'Every problem has a solution'
Born in 1953 in Stuttgart, Kobler studied law and Asian philology in Bonn and Indonesia before becoming a diplomat. Together with his wife, he worked in Egypt, India and the Palestinian Territories. He then spent time with UN peace missions in Iraq and Afghanistan. In addition to German, English and French, he speaks fluent Indonesian and Arabic.
In August 2013 Kobler took up his new post as Special UN Representative for Congo and head of MONUSCO. He describes himself as an optimist. For him "there is no problem without a solution."
In his first four months at the helm, Kobler has given MONUSCO a thorough shake-up and has transformed it from a powerless spectator to a force to be taken seriously. He does not gloss over MONUSCO's past problems. "I read here in the paper that MONUSCO is now more popular but still has to work hard to win people's trust. That is good news for the end of the year. It's also the motto for 2014 – to convince you all that we are doing an important job," he told DW. One way of doing this is to move mission personnel. Kobler plans to relocate 1,000 posts from the capital Kinshasa to the east of the country.
Zero tolerance for war crimes
Kobler's first major success, together with the Congolese army, was the victory in November over the region's largest militia, M23. Kobler describes himself as a pacifist and is opposed to the use of weapons. But he knows:" We have to demonstrate our presence and use deterrent measures."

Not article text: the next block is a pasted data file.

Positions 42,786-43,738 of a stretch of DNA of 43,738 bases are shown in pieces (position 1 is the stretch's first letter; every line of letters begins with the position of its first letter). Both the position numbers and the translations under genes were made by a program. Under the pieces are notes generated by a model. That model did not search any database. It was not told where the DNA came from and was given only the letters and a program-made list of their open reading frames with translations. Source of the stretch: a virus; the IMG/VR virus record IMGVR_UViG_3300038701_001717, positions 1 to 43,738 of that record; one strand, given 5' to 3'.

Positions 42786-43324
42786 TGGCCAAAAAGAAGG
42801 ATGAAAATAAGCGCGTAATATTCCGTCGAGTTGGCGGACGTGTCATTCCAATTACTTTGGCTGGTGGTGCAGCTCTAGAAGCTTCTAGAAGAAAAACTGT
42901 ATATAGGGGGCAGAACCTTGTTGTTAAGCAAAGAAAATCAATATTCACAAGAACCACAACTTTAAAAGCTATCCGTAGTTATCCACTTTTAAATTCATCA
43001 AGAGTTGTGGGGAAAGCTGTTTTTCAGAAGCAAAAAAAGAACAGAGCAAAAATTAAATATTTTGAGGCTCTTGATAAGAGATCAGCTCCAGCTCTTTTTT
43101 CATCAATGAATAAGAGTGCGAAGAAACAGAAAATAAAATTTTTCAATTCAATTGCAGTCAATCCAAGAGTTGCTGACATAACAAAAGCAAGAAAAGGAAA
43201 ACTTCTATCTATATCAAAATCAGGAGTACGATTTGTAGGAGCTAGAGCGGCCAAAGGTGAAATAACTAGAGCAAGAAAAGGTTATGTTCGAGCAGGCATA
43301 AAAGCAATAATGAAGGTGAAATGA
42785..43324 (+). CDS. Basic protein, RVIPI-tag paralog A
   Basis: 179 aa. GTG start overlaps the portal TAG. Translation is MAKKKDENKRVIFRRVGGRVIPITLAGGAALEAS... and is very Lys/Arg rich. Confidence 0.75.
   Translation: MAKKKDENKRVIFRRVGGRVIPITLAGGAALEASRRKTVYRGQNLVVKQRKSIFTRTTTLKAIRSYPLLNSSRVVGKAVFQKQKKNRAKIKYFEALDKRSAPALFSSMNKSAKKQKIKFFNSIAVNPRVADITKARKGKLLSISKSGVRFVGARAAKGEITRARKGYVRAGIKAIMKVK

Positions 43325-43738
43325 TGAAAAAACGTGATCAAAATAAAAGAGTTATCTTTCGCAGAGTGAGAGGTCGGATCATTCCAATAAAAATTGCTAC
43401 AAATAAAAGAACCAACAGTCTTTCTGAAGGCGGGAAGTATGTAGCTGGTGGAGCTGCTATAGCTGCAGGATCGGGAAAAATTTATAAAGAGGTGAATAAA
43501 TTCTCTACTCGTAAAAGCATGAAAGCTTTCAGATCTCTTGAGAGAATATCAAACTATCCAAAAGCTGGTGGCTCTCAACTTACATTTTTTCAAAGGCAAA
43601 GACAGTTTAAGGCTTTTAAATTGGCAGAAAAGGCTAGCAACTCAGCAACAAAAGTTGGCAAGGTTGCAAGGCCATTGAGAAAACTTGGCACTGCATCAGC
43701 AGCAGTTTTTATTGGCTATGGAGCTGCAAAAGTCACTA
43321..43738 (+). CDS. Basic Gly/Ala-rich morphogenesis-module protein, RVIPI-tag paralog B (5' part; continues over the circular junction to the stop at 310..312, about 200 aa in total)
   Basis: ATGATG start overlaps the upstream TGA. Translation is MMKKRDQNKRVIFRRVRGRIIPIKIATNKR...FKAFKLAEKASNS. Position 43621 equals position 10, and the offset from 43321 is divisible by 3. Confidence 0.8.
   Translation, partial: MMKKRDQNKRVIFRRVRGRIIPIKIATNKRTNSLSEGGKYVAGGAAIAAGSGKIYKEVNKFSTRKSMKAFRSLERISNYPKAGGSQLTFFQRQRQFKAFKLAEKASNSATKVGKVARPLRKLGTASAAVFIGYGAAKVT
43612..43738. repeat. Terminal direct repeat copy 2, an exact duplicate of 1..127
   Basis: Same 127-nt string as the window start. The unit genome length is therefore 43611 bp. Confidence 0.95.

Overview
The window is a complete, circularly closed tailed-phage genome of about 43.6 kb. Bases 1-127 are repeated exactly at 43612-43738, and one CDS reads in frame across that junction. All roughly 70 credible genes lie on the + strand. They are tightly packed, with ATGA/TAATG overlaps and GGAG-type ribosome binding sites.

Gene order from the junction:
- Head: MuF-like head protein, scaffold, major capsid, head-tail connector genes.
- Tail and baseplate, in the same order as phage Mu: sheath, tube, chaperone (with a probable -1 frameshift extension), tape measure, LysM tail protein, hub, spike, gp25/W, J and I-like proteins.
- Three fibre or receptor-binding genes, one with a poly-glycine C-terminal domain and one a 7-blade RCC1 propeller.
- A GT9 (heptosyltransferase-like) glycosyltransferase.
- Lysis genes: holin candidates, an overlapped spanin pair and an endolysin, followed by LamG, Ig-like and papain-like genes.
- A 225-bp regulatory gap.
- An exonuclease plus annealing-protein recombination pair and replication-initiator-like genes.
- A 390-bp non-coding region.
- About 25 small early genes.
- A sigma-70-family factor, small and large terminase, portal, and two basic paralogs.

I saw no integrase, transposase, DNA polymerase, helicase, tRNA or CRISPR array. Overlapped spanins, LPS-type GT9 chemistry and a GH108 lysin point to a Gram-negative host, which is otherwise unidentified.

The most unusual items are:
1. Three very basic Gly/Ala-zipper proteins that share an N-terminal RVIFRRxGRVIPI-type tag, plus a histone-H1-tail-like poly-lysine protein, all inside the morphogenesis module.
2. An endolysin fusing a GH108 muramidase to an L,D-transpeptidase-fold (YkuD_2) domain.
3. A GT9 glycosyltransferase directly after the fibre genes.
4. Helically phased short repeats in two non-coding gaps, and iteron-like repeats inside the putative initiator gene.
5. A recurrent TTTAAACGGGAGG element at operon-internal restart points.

Before Kobler's visit to the east in December 2013, 20 people were brutally murdered in two villages in North Kivu. There were cases of sexual violence. Kobler lost no time in sending human rights experts from MONUSCO to examine the massacre. Their task is to write a report that precisely documents events and can be used in court. For Kobler, such brutality is unacceptable.
Sexual violence and the use of child soldiers top Kobler's list of unacceptable crimes. "These are war crimes," he says. "Perpetrators must be punished. With our new mandate, we will pursue this robustly and will also act and react militarily."
Bringing MONUSCO closer to people
Kobler spent two days touring eastern DRC shortly before Christmas, protected by heavily armed UN soldiers. His schedule was packed as he wanted to talk to soldiers from MONUSCO and the Congolese army, decorate UN soldiers for their services, and hear from the military and administrative authorities in the northern town of Dungu. It is Kobler's first visit to this part of the country, on the border with South Sudan and close to the Central African Republic, two other trouble spots in the region.